The learning point comes in the next two verses, and it hangs on the disciples’ very real fear of the small boat filling with water and foundering, as they cry out: “Teacher, don’t you care if we drown?”
There’s a difference between being in a boat in a storm that is being swamped, and being in a boat in a storm with Jesus.
His time had not yet come. That time would be when He would surrender Himself to evil men, WITHOUT divine protection. But let’s ask ourselves, where is the kingdom of God operating in this story?
The fear, danger and the threat of death is always a hallmark of the other kingdom — the other realm of influence that is working here. But it is limited, as Jesus goes on the demonstrate. This is the bit the disciples shuld have realised:
Jesus got up, rebuked the wind and said to the waves, “Quiet! Be still!” Then the wind died down and it was completely calm.Mark 4:39-40
He said to His disciples, “Why are you so afraid? Do you still have no faith?”
At this point the disciples were only in their first year of a three-year intensive course on the kingdom of God. But they should have been confident about Jesus’ introductory lesson:
“The kingdom of God has come near. Repent and believe the good news!”Mark 1:15
Jesus is with them. He is the embodiment of the rule and reign of God. The “prince of this world”, John 14:30, has influence and even control of this world, 1 John 5:19, but it is a limited influence and control — limited by what Jesus permits.
By exercising authority over the natural order of wind and waves, Jesus is demonstrating that He is none other than the promised Messiah.
Our situation, which follows the Cross with Jesus’ death, and His resurrection, is different. We don’t have Jesus physically present to speak His commands, but if we have surrendered our lives to Him, putting our belief and trust in Him as Saviour and also Lord of our lives, we are in a covenant relationship. We’ll still encounter ‘tricky situations’ and storms with their fear and destructive power. Why? God allows these to test where our reliance is. Is it in Him, and our covenant relationship through Jesus?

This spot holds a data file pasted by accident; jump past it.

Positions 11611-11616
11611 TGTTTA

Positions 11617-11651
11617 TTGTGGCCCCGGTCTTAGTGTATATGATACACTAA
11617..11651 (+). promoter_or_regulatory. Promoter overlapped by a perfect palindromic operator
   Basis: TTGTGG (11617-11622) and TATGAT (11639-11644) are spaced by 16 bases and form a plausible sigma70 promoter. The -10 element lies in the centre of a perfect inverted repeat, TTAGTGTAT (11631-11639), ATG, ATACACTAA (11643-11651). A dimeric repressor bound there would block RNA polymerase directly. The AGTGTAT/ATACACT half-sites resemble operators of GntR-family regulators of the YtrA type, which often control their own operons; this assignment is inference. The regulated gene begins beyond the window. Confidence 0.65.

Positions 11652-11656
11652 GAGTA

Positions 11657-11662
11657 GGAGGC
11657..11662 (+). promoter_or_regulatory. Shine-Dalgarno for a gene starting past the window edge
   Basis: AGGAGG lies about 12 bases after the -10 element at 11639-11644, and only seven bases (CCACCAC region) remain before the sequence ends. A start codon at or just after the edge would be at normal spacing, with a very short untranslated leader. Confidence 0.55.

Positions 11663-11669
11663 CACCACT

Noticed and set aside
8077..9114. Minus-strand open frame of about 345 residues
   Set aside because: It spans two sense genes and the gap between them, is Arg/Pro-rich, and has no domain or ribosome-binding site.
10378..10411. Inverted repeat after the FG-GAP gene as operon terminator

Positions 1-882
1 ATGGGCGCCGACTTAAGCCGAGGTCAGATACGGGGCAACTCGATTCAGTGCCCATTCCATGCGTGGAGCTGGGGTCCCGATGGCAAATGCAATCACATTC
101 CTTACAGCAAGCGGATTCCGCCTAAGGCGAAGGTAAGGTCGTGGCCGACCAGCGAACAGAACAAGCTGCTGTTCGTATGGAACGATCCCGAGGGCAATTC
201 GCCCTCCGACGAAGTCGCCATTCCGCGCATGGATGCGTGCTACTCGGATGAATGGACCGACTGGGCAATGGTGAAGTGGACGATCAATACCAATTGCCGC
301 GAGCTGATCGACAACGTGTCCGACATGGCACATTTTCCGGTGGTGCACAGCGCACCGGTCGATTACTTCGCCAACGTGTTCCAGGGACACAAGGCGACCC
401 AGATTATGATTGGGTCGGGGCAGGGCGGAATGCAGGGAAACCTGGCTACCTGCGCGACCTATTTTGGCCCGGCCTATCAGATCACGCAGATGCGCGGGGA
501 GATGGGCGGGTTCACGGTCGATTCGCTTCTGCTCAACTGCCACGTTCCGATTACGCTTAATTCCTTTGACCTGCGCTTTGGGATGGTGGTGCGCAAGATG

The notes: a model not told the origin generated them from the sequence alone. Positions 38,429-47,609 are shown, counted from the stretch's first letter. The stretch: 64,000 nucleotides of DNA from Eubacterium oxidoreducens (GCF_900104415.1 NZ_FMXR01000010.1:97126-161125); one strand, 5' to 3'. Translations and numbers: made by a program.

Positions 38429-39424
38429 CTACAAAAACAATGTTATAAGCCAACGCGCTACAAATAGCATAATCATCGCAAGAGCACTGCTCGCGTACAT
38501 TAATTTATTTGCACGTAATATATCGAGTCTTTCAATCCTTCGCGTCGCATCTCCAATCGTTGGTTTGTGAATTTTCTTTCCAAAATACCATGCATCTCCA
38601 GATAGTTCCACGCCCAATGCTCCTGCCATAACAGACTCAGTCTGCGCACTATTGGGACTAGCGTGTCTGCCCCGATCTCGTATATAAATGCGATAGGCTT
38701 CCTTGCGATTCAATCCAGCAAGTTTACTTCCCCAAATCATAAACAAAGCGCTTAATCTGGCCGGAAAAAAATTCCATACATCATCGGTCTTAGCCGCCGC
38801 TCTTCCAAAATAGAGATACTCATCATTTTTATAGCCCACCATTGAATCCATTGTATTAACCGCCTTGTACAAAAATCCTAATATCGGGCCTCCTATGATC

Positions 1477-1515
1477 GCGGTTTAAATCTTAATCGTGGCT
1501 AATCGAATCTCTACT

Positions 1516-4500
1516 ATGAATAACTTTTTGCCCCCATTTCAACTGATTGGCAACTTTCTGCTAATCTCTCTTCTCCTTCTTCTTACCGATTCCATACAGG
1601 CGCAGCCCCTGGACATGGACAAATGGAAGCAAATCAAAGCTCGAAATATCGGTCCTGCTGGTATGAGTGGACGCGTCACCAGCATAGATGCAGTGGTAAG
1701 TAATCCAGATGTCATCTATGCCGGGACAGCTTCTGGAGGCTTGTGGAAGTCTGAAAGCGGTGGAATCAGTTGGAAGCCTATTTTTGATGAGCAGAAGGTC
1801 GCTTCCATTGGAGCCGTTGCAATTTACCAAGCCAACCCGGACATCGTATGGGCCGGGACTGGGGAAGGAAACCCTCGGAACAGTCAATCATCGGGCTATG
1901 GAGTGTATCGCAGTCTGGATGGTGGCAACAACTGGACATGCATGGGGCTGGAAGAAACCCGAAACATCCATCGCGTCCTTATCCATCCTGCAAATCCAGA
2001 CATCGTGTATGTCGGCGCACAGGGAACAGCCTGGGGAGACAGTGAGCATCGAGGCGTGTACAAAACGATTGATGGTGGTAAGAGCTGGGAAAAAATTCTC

Another way of looking at it is to ask ourselves, “Is Jesus in my boat? Am I asking Him for His divine presence? Have I set about this task, or journey, or other situation by inviting Him to be Lord of it?”
And we should be ready to speak to the fear, or to the threat — as He leads us to.
NT letter: Paul’s suffering in the gospel mission is his passport
Someone who had the closest of relationships with Jesus and was the most submitted in serving Him, also seemed to get in a lot of trouble! Paul is our reminder that bad things happen to good people. In fact, bad things may happen as a consequence of being:
…a servant of God… in the Holy Spirit and in sincere love; in truthful speech and in the power of God; with weapons of righteousness in the right hand and in the left…from 2 Cor. 6:4-7
He talks about the opposition, difficulties and sheer suffering he has experienced:
…through glory and dishonour, bad report and good report; genuine, yet regarded as impostors; known, yet regarded as unknown; dying, and yet we live on; beaten, and yet not killed; sorrowful, yet always rejoicing; poor, yet making many rich; having nothing, and yet possessing everything.2 Cor. 6:8-10
Paul is saying that although he and his companions are widely recognised, yet treated as unknown imposters.
They have taken beatings, faced disappointments, travelled light with little comfort or security — yet with the sense of “possessing everything” and having it to share, and through the setbacks, “always rejoicing”.
This is a catalogue of ‘sticky situations’ but Paul is not questioning why this is happening. Instead, he sees it as God’s way of validating the ministry. No one who was self-serving or self-promoiting would put themselves though that. This is about a call from the Lord of lords who Himself was well acquainted with suffering and who never said it would be easy for us — in fact, quite the opposite. The life of a disciple of Jesus, often does feel like taking up one’s own cross, Luke 9:23.
This teaches us that
- The overriding character quality of God, alongside His merciful love, is His faithfulness. As we exercise faith, so — as a matter of honour — Hen will be found to be faithful.
- David knew this. He had to step into danger, knowing that God stepped in ahead of him.
- Jesus knew this and t he disciples had to learn this. He was in the boat. Post-resurrection, He is in our lives and we are in Him — to the extent that we give Him that lordship.
- Paul, Timothy and his other companions knew this. They accepted that the advance of the good news of the kingdom comes with setbacks, and that opposition proves the success of the mission.
Having trusted Jesus in a new spiritual start and come to know God personally, the way we strengthen and grow that trust — is by trusting Him more.